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L.P.P.R., Inc. and Lehigh Press Pharmaceutical v. Keller Crescent Corporation and Clondalkin Group

September 30, 2011

L.P.P.R., INC. AND LEHIGH PRESS PHARMACEUTICAL PRODUCTS, INC. PLAINTIFFS,
v.
KELLER CRESCENT CORPORATION AND CLONDALKIN GROUP, INC. DEFENDANTS.



The opinion of the court was delivered by: Baylson, J.

I. Introduction

Plaintiffs L.P.P.R., Inc. and Lehigh Press Pharmaceutical Products, Inc. filed this action against Defendants Keller Crescent, Corp. ("Keller") and Clondalkin Group, Inc.*fn1 , seeking money damages for breach of contract, breach of the implied covenant of good faith and fair dealing, promissory estoppel, and, in the alternative, unjust enrichment.*fn2 Defendants moved for partial summary judgment (ECF No. 32).

For the following reasons, Defendants' motion will be granted in part and denied in part.

II. Factual Background

The Puerto Rican government offers tax credits to induce a purchaser of a distressed Puerto Rican business to continue operations in Puerto Rico. Plaintiffs are Puerto Rican Corporations that had not been profitable for some time. The parties, through two substantially identical Asset Purchase Agreements ("the Contract"), agreed to purchase assets from Plaintiffs. The Contract also provided that Keller would sell the potential tax credits and the parties would share the net proceeds from the sale.

In relevant part, the Contract states:

4.04 Tax Credits. (a) Seller and Purchaser hereby covenant and agree to share the net proceeds (i.e., net of costs incurred by Purchaser in connection with collecting and selling such tax credits) from the sale by Purchaser of any Industrial Investment tax credits . . . 90% of such proceeds for the account of Seller; 10% of such proceeds for the account of Purchaser. Additionally, the Contract required Keller (the Purchaser) to notify Plaintiffs of the existence of a potential buyer for the tax credit and of the terms of the sale. It further stated that "Purchaser's execution of the sale of the Credit shall be subject to Seller's approval."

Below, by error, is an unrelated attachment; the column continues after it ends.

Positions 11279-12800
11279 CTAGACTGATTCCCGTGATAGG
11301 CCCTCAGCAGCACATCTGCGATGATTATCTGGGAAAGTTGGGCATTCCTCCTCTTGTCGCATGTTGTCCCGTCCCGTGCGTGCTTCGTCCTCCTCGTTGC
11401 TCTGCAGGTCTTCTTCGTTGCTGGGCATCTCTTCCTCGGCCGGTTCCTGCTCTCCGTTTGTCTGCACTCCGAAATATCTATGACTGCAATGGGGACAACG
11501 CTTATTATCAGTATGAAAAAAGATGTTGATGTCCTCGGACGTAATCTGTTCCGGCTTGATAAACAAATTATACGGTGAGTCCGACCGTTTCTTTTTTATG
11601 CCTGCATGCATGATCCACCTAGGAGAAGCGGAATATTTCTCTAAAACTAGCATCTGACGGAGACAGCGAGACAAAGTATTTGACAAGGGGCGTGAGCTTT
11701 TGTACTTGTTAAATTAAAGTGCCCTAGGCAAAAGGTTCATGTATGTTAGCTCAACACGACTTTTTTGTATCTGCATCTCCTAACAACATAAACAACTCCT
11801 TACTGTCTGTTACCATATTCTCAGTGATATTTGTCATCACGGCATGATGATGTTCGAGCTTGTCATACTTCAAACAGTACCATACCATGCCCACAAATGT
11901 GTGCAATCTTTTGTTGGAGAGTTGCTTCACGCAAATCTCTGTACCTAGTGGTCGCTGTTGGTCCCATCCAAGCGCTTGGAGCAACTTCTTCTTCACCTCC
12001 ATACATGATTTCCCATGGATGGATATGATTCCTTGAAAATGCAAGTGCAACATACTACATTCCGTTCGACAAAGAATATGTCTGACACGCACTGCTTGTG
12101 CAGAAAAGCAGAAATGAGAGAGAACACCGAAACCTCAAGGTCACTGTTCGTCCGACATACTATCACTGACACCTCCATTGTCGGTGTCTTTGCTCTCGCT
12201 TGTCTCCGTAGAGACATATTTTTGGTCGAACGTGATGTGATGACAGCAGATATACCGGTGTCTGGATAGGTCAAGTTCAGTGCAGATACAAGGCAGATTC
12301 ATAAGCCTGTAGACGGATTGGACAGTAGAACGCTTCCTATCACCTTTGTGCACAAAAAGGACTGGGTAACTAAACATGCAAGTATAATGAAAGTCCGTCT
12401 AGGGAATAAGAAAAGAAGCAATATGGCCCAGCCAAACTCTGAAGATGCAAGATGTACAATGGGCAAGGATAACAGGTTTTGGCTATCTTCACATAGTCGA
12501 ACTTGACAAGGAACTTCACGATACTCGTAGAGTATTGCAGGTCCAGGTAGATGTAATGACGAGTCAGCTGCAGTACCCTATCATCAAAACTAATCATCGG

Keller eventually found a potential buyer willing to purchase the tax credit for 85% of its face value. Keller's representative contacted Plaintiffs' representative over e-mail. In two e-mail exchanges, Plaintiffs' representative conditioned approval of the sale upon his understanding of the amount of funds coming to Plaintiffs through the deal (i.e. "the proceeds would be $1,785,000 of which $1,606,500 would be paid to sellers. If that is accurate for sellers [sic.] proceeds, the sellers consent.") Keller's representative did not confirm or deny the stated amount. Keller's representative again sought consent from Plaintiffs' representative, who replied "[t]he 85% is fine. . . . Take this e-mail as approval."

Defendants then sold the tax credit and wired $1,133,587 to Plaintiffs, rather than $1,606,500. Plaintiffs seek the difference.

III. The Parties' Contentions

Defendants move for partial summary judgment on the issue of contract interpretation.

A. Breach of Contract

Defendants contend that they did not breach the Contract. Rather, they assert that Plaintiffs are only entitled to the $1,133,587 they received, which constitutes 90% of the proceeds of the sale of the tax credits after netting out the costs of obtaining the tax credit and the costs of selling the tax credit. They argue that, in the Contract's phrase "net of costs incurred by Purchaser in connection with collecting and selling such tax credits," "collecting" unambiguously refers to securing or obtaining the tax credit from the Puerto Rican tax authorities. Therefore, they reason, they were permitted to subtract these costs before wiring 90% of the remaining proceeds to Plaintiffs.

Plaintiffs respond that "collecting" is ambiguous and therefore an issue of fact for the jury. Plaintiffs assert there is abundant evidence that there is more than one reasonable interpretation of "collecting" and that the parties' intent differed as to the meaning of the term. They interpret the costs of collecting to mean "costs incurred in collecting the proceeds of selling the tax credits." These costs would include, for example, bank transfer fees and the cost of pursuing payment if the buyer refused to pay in a timely fashion. Plaintiffs maintain that one cannot "collect" a tax credit, and that Keller's interpretation of "collect" runs afoul of its previous assertion that it wished to deduct the costs incurred in "securing and sale of Tax Credit" and other conduct by Keller. Plaintiffs also challenge the actual costs that Keller deducted. These include hundreds of thousands of dollars in fees that Plaintiffs say Keller never paid, legal fees associated with researching how to create and issue the tax ...


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